Massachusetts proposal to reduce striped bass mortality

By the Massachusetts Division of Marine Fisheries

[dropcap]T[/dropcap]his winter DMF will be proposing to implement two new conservation measures for the striped bass fisheries aimed at minimizing the number of fish that are killed through hooking and releasing. The proposed measures would prohibit the use of gaffs and mandate the use of in-line circle hooks when using live or cut natural baits. The Massachusetts recreational striped bass fishery is primarily catch and release. Our anglers release about 93% of all the striped bass they catch. Discards in the commercial striped bass fishery, though difficult to quantify, are also believed to make up a significant share of the catch, especially given the larger minimum size for that fishery.

Photo: A. Derr

Studies have shown that about 9% of released striped bass will die from the effects of hooking and handling (called release mortality). Given that recent stock assessments have shown that fishing mortality is increasing, we think it is time to institute some broad-based and effective measures to lower the mortality rate and ensure the future health of the striped bass stock.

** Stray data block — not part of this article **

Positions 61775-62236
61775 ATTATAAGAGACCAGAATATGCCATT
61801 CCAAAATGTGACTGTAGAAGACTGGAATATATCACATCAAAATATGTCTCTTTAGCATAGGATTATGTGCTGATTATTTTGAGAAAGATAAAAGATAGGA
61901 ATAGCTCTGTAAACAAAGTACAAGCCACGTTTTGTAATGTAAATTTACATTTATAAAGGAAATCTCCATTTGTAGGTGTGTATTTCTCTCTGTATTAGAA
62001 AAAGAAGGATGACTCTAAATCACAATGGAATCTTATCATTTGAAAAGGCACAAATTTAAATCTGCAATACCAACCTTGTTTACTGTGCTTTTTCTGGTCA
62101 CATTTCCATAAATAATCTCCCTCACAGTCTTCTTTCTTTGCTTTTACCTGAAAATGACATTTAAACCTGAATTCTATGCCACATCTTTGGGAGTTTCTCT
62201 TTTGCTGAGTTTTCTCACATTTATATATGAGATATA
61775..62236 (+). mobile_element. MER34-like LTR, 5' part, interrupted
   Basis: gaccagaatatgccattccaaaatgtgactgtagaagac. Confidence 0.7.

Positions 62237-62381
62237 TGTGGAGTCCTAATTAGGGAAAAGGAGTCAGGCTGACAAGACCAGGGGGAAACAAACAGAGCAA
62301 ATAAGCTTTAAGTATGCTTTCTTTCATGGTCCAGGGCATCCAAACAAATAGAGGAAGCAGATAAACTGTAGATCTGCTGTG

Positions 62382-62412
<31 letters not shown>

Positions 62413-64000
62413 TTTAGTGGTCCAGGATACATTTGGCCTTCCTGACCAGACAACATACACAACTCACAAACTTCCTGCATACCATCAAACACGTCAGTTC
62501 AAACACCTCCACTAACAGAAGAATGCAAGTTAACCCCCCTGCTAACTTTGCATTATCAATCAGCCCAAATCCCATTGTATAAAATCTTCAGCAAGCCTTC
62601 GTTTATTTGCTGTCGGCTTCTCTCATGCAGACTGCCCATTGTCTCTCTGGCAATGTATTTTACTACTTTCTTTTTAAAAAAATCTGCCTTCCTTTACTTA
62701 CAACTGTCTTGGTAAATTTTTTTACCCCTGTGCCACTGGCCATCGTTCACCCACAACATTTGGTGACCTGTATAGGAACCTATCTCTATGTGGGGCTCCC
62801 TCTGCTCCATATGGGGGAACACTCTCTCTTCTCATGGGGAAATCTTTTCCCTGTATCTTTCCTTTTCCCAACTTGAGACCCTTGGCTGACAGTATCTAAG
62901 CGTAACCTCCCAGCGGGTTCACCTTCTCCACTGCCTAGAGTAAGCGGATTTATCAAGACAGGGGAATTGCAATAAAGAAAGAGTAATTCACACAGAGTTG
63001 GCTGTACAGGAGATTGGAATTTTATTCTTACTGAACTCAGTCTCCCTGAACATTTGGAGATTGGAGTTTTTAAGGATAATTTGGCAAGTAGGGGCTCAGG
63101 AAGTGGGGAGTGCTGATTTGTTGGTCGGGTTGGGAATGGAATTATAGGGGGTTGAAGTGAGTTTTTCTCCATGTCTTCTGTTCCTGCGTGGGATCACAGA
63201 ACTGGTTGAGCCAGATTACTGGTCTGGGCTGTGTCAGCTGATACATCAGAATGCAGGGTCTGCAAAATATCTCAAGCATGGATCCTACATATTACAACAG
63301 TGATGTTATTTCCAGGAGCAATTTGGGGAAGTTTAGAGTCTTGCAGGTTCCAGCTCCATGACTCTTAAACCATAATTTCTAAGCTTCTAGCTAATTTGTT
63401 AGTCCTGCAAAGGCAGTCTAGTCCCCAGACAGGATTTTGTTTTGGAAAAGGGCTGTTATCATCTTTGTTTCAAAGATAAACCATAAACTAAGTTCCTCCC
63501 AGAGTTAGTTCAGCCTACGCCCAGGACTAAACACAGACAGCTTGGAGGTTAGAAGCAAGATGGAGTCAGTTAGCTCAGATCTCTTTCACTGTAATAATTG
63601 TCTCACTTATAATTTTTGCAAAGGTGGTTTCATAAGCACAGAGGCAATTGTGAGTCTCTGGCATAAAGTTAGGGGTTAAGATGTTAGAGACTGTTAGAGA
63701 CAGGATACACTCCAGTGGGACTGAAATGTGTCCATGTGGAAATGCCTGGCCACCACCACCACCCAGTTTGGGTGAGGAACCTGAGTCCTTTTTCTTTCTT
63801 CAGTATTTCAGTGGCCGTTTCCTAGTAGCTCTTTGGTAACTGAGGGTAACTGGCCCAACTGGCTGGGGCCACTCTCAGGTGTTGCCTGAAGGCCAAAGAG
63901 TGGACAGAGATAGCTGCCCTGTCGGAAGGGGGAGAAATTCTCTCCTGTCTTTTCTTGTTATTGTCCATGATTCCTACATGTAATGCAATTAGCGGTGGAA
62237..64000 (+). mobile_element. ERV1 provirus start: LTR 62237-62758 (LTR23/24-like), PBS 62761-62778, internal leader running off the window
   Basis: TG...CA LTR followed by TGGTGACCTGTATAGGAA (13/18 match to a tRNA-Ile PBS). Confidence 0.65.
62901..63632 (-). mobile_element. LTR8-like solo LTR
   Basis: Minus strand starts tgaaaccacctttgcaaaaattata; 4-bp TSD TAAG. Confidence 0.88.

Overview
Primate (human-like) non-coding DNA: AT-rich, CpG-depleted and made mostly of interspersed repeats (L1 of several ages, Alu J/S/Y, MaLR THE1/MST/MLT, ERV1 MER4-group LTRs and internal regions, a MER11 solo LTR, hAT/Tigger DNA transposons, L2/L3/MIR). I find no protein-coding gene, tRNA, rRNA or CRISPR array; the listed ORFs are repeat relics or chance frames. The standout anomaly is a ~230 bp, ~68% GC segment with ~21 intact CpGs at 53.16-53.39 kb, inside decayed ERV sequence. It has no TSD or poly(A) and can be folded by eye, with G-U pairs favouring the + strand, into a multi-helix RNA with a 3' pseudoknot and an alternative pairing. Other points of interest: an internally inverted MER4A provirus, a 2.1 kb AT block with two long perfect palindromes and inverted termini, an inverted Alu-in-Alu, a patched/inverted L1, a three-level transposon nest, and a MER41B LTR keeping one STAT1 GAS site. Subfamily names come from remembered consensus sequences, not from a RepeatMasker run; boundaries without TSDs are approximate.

We have heard from many anglers that feel a no-gaffing rule in the striped bass fishery is a no-brainer. Using a gaff to assist in bringing your catch aboard causes significant injury to the fish and there is often no way to tell the precise length of this fish until it is removed from the water. Given that our fisheries release large numbers of striped bass that are just below the legal size limit, we feel it is irresponsible to continue to allow the practice. Numerous other Atlantic coast states have already implemented such a provision in their striped bass fisheries, including Maine, New Hampshire, Connecticut, Maryland, and Virginia.

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